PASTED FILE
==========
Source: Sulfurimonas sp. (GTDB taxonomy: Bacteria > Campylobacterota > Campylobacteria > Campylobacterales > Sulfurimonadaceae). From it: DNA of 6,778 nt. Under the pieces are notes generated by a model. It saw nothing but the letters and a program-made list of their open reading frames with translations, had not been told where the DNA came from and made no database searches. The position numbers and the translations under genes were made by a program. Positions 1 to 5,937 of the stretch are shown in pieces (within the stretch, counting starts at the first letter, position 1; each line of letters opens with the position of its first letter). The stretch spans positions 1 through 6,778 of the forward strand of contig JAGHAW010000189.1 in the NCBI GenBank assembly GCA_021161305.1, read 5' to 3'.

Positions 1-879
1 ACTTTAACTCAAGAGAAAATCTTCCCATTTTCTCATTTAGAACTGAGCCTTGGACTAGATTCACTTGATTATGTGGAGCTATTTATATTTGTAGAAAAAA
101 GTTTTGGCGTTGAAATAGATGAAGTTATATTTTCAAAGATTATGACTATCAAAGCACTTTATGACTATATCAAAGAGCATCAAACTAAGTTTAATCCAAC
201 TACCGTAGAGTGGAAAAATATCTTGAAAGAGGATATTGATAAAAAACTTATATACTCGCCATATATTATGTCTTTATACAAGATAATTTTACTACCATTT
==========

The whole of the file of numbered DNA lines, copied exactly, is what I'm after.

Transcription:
Source: Sulfurimonas sp. (GTDB taxonomy: Bacteria > Campylobacterota > Campylobacteria > Campylobacterales > Sulfurimonadaceae). From it: DNA of 6,778 nt. Under the pieces are notes generated by a model. It saw nothing but the letters and a program-made list of their open reading frames with translations, had not been told where the DNA came from and made no database searches. The position numbers and the translations under genes were made by a program. Positions 1 to 5,937 of the stretch are shown in pieces (within the stretch, counting starts at the first letter, position 1; each line of letters opens with the position of its first letter). The stretch spans positions 1 through 6,778 of the forward strand of contig JAGHAW010000189.1 in the NCBI GenBank assembly GCA_021161305.1, read 5' to 3'.

Positions 1-879
1 ACTTTAACTCAAGAGAAAATCTTCCCATTTTCTCATTTAGAACTGAGCCTTGGACTAGATTCACTTGATTATGTGGAGCTATTTATATTTGTAGAAAAAA
101 GTTTTGGCGTTGAAATAGATGAAGTTATATTTTCAAAGATTATGACTATCAAAGCACTTTATGACTATATCAAAGAGCATCAAACTAAGTTTAATCCAAC
201 TACCGTAGAGTGGAAAAATATCTTGAAAGAGGATATTGATAAAAAACTTATATACTCGCCATATATTATGTCTTTATACAAGATAATTTTACTACCATTT